Instead, it is thought more likely that the SRU would launch a claim for damages if they were eliminated without playing the match, stating that World Rugby's regulations allow it to move or reschedule the ­fixture under the force majeure clause, which includes a "storm or tempest", but it chose not to do so.

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Such a claim, it is understood, would be for a "significant" sum. This figure would not simply be for any loss of prize money for reaching the quarter-finals, but would be damages based on commercial and sponsorship revenue lost over the next four years by not being ­allowed a chance to make the knockout stages. That figure is likely to be several million pounds.

"We believe World Rugby has a duty to postpone this match or to reschedule it at another venue," De Marco told The Telegraph on Friday. "Fundamentally, this comes down to fairness and to the integrity of the tournament. We are still hopeful the match can go ahead."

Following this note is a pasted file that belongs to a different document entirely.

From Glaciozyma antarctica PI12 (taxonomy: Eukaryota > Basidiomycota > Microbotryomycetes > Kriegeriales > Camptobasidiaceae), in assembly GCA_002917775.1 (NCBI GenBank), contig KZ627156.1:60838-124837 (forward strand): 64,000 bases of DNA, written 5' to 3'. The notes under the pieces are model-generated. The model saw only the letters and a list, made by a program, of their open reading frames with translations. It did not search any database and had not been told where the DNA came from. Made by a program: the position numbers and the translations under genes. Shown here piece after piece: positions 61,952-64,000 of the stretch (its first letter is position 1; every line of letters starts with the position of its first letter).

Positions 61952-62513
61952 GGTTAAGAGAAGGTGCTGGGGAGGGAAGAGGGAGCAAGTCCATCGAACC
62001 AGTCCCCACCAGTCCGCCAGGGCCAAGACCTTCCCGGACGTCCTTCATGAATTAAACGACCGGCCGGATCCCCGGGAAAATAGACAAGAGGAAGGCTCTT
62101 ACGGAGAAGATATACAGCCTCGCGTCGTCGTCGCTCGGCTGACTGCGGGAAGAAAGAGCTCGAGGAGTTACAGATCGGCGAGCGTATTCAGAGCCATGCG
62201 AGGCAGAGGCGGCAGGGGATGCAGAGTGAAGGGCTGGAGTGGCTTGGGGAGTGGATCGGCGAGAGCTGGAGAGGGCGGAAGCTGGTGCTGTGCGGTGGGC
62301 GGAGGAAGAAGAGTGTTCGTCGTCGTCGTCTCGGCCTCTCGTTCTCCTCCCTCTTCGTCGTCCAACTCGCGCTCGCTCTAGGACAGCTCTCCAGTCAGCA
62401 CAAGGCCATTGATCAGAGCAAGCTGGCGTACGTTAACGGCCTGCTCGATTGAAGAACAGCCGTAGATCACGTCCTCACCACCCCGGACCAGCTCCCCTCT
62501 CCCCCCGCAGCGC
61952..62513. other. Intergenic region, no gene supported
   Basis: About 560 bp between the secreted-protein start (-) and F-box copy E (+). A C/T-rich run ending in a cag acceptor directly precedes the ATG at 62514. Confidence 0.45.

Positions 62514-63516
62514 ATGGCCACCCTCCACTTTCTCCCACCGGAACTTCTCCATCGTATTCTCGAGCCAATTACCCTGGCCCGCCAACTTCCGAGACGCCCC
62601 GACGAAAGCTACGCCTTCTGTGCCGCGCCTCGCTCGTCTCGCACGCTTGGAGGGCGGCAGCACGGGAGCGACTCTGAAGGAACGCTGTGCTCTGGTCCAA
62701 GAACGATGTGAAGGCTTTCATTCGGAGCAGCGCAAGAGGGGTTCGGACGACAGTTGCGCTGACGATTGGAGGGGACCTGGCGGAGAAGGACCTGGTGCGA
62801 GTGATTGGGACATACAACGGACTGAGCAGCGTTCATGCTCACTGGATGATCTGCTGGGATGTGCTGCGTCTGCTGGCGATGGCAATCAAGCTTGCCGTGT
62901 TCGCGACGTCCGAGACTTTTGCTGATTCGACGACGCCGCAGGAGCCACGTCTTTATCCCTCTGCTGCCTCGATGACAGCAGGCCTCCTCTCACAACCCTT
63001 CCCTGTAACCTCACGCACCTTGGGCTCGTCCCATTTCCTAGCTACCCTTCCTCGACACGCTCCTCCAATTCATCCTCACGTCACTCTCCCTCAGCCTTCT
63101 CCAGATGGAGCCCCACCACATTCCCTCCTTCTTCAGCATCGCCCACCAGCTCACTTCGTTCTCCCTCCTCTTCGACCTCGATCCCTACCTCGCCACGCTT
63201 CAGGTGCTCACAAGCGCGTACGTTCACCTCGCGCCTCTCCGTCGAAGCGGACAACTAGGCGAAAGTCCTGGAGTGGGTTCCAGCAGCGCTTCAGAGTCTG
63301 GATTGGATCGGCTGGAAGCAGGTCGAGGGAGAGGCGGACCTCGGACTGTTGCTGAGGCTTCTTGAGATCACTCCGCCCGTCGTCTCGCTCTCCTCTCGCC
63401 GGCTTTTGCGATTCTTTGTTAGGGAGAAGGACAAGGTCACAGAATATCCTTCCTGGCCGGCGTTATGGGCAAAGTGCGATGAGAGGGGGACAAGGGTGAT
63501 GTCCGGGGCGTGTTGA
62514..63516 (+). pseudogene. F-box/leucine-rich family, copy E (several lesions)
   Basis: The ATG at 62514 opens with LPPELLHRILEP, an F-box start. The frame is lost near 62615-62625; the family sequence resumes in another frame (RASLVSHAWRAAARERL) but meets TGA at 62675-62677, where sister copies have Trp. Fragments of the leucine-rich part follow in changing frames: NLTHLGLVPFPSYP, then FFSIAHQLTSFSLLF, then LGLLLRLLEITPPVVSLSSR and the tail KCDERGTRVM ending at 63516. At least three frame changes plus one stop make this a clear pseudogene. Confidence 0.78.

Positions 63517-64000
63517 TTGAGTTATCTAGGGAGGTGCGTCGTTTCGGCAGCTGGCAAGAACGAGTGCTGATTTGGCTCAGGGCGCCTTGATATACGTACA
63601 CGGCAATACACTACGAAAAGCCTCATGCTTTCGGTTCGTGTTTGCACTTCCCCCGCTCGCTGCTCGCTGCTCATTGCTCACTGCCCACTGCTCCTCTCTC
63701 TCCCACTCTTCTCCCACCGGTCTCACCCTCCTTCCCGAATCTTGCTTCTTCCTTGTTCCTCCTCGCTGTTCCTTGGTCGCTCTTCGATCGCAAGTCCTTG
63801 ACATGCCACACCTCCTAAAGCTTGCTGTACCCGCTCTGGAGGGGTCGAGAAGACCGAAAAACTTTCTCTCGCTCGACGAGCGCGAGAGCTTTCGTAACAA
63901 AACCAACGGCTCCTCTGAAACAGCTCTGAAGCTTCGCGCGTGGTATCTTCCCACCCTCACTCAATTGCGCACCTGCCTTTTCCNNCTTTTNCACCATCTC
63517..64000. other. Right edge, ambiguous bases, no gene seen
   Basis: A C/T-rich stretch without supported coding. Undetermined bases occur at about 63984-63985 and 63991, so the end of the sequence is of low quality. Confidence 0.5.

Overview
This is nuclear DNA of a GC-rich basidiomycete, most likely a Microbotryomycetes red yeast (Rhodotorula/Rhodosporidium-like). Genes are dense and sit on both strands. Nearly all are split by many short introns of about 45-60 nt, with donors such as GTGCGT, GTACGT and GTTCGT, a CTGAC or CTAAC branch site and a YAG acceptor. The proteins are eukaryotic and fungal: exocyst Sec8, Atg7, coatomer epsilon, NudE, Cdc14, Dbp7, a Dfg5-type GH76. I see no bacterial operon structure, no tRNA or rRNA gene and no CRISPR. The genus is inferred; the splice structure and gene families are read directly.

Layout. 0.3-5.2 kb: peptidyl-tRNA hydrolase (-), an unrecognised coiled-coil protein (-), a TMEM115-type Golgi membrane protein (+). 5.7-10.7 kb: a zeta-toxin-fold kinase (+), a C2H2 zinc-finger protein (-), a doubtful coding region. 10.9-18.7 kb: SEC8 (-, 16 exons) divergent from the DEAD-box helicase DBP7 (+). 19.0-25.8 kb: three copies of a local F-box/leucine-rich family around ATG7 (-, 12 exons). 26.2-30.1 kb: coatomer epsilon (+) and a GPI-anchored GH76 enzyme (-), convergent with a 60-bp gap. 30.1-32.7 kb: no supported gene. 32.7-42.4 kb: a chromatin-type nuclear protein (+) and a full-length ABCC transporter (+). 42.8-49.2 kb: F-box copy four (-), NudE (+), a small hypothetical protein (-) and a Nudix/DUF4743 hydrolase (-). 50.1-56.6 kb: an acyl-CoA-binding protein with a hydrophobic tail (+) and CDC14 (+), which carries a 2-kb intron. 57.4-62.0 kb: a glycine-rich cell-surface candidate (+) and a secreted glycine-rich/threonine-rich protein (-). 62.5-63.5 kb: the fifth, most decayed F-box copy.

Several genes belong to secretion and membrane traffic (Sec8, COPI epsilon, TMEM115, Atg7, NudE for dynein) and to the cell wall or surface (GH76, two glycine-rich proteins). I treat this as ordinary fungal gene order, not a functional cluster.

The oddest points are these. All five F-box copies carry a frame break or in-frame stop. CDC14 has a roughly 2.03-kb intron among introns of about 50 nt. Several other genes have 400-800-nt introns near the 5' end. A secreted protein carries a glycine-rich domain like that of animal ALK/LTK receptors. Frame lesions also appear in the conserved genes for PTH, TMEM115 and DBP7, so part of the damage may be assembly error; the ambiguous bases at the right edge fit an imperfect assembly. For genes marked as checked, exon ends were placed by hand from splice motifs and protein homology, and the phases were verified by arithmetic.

Scotland players during their match against Samoa. Photo / Photosport
Scotland players during their match against Samoa. Photo / Photosport

Dodson made plain his anger at a process he believes is weighted towards "economic powerhouses" of the game, such as the All Blacks.

"I think when you're asking for someone to reconsider something as big as this – and we are trying to base the argument on the fact that there's the sporting integrity around this – if you're an economic powerhouse of the game, yes, I think it comes with more clout," Dodson said. "And I think most ­people feel that if it was one of the economic powerhouse of the game, let's just say New Zealand, perhaps more thought would be given to a flexible approach."

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He added: "This is a glorious, world-class sporting occasion. We don't want to be the people that taint that. But we also don't want to be the collateral damage of this. This is important to us a nation, and I think the rugby-following public around the globe believe the same way. And I think we're being, if you like, driven down a tramline around scheduling flexibility that doesn't need to be there. And that's why we took the legal route."

World Rugby immediately hit back, however, issuing its own strongly worded statement claiming that, by signing the "terms of participation agreement", the SRU's legal challenge was doomed to fail.